**Shameless plug of one of my favorite authors: if you haven't read it already, the text is available in it's entirity at that link

nomuse
2007-Jul-25, 08:03 PM
And don't rule out rockoons yet.

Which, oddly enough, were tried out by James Van Allen as part of his methods to probe the upper atmosphere...

Sticks
2007-Jul-25, 09:14 PM
And don't rule out rockoons yet.

I thought they busted that one on Mythbusters? :confused:

JonClarke
2007-Jul-25, 10:38 PM
While on the topiuc of debating HIBers on other forums, one such of the Hoagland sub species has raised the issue of Ken Johnson who, Art bell, apparently said the following:

Worked for Brown-Root and Northrop at the LRL. They had the contract for the processing of the lunar samples and his particular function was a supervisor of the data and photo control department, which handled all of the photographic, as well as written documentation about the lunar samples.

Kept about a thousand pictures and said "saw what we were told we were going to see."

Eighteen to twenty years later Richard Hoagland his team came over he took a serious look was amazed the things that they had seen (on some of those eighth to tenth generation copies) that just stood out blatantly right on his pictures.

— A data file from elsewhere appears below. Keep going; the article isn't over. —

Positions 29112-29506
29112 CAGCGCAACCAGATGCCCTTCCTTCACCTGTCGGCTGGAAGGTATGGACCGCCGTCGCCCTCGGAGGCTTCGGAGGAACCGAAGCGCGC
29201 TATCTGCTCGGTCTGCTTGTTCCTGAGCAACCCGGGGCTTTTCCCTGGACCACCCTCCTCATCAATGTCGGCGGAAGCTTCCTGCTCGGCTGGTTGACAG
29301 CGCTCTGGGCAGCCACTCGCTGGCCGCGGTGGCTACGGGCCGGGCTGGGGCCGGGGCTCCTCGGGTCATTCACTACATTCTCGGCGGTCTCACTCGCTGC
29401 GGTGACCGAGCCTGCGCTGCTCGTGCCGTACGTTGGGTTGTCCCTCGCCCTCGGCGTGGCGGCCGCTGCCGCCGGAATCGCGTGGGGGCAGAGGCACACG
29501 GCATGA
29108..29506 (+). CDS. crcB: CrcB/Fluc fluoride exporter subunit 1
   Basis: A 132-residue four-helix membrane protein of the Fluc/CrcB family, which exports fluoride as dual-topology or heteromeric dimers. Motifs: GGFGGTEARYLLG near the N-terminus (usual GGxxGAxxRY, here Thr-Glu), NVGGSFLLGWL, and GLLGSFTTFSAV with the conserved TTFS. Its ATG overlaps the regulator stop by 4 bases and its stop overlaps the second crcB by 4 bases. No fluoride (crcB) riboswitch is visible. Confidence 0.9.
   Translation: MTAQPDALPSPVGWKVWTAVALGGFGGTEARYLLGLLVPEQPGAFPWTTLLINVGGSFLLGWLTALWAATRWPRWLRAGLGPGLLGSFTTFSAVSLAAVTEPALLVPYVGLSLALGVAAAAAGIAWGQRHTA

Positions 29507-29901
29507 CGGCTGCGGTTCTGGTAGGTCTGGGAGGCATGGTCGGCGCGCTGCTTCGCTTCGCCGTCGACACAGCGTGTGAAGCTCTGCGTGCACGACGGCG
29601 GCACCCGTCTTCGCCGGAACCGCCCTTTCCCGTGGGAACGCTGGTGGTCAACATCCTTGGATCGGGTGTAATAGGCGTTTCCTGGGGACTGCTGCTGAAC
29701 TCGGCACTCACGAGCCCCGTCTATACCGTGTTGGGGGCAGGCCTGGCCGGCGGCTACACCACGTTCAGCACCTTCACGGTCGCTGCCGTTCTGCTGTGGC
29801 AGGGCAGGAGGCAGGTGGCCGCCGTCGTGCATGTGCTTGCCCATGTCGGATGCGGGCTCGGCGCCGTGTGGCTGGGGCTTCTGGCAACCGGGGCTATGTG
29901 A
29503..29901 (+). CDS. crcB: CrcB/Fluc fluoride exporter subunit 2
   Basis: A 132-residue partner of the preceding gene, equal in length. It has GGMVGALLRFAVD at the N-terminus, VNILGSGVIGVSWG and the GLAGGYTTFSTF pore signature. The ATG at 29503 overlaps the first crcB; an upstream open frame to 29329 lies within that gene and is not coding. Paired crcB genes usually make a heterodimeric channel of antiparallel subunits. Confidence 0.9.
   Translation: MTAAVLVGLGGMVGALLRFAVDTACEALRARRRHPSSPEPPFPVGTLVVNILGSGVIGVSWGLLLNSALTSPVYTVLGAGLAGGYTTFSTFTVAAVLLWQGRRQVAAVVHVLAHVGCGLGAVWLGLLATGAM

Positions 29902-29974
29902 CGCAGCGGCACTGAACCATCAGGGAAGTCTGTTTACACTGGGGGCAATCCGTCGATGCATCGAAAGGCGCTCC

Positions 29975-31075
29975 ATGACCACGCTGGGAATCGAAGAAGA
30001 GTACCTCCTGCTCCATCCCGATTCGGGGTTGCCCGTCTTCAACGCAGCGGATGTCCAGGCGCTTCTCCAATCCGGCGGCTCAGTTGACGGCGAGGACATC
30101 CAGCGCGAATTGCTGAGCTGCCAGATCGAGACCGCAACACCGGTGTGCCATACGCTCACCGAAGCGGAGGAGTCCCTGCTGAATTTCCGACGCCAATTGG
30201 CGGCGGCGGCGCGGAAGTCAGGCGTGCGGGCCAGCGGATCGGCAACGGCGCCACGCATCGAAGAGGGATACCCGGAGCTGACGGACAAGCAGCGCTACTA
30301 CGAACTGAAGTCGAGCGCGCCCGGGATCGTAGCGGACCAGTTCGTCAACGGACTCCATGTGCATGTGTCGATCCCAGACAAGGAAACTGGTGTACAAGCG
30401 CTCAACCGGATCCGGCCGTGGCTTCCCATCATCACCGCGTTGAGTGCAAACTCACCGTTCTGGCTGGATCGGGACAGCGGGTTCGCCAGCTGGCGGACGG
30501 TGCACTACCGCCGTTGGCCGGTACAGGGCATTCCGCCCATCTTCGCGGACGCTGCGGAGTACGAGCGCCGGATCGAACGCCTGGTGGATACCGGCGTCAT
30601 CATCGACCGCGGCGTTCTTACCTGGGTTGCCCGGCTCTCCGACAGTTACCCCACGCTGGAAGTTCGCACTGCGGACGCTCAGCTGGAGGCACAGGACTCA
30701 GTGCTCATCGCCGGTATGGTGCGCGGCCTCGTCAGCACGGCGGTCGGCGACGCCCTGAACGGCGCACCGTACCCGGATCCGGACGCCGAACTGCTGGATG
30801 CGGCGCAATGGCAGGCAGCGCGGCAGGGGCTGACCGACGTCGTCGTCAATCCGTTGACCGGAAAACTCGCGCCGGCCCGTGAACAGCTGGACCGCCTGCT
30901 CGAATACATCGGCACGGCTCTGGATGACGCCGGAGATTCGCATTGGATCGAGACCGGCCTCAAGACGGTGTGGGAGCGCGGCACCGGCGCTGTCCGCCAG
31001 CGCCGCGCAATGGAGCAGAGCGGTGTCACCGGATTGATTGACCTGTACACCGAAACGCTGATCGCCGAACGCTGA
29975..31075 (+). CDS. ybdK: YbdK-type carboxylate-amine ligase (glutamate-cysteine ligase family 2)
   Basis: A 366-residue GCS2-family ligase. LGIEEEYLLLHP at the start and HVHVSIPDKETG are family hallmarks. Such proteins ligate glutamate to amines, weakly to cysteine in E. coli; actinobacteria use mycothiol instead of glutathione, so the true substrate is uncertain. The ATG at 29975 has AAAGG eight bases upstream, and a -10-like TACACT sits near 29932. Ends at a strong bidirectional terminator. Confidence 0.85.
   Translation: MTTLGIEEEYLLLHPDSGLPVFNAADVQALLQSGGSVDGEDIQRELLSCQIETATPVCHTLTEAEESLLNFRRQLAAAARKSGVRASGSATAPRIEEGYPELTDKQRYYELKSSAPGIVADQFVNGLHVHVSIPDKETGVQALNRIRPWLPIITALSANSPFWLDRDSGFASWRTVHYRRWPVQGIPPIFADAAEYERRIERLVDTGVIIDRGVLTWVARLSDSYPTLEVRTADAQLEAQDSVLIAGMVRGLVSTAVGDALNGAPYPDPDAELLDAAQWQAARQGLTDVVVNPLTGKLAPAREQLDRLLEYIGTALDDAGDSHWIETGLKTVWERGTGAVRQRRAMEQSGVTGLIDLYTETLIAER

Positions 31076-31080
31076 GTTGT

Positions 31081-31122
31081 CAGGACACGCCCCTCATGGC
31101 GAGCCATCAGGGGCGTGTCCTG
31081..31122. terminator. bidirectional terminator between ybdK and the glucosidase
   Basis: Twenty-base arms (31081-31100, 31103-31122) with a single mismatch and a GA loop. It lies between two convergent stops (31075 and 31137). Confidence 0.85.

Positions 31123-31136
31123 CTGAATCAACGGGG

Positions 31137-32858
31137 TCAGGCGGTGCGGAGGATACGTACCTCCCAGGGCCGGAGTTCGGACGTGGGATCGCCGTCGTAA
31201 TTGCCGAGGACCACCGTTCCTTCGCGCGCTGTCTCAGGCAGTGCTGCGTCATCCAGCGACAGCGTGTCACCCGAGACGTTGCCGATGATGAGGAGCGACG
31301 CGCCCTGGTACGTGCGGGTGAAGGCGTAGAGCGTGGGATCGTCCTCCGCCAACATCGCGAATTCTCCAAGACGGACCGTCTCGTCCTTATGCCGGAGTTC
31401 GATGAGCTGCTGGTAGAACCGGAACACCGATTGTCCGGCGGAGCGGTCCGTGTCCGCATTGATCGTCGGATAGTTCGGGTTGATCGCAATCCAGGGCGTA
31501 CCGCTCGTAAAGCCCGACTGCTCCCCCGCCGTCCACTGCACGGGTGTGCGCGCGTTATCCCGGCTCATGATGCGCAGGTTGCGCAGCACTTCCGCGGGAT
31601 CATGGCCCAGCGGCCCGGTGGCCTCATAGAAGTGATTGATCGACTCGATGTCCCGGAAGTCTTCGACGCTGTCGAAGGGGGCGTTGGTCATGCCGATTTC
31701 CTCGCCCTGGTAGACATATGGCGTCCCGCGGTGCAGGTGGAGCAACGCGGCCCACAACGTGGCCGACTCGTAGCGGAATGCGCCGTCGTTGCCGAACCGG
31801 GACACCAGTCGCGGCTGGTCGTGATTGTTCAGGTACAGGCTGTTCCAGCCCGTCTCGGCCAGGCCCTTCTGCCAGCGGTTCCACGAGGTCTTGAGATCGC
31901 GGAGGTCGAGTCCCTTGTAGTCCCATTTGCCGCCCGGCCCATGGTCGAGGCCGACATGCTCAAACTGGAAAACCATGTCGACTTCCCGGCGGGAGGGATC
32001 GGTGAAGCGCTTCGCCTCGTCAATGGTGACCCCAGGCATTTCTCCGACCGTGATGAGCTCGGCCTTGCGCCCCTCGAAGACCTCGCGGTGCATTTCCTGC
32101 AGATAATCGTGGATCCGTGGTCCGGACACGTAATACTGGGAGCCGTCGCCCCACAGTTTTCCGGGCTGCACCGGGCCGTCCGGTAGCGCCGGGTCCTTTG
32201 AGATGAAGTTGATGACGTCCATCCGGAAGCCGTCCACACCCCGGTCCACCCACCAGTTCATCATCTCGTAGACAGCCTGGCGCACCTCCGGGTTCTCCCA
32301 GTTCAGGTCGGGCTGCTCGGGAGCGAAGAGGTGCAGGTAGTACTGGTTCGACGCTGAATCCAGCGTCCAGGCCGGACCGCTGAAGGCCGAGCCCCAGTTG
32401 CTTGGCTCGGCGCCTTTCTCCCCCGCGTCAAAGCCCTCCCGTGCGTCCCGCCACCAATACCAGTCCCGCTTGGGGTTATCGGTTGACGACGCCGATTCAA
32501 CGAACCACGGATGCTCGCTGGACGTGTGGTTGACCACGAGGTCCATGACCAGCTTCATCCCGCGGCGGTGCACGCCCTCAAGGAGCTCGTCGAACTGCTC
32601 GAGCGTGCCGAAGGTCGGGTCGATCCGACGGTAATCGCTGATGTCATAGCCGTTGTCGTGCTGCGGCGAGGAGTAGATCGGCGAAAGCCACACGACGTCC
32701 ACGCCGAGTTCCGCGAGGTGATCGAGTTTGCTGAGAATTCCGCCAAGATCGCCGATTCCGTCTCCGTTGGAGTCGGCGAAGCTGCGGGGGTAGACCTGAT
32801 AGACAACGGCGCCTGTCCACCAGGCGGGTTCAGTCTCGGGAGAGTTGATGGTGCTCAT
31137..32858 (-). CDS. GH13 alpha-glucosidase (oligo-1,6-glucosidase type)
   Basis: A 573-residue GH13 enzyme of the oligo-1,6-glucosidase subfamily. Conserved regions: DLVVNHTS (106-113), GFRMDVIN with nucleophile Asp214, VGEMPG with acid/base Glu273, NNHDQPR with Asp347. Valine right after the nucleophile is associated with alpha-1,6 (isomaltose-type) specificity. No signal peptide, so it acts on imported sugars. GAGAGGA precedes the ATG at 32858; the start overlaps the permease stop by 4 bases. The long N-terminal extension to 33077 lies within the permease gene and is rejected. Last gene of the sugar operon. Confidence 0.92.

These would have been the usual Hoagland alien artefacts on the Moon that Hoagland sees.

Any ifo? Thanks

Jon

Grand_Lunar
2007-Jul-25, 11:52 PM
The only artifacts Hoagland sees are in his mind.

He uses the same tactics he does for his Mars pictures; making up patterns and giving false explainations for the pictures.

The BA's site discusses Hoagland's tactics for Mars photos. I'm pretty sure they can apply to his look at the moon photos too.

Other threads here have delt with Hoagland's moon claims.

JonClarke
2007-Jul-26, 01:38 AM
I know that about Hogaland :). I am asking for info on Ken Johnson - did he do what he said he did, etc.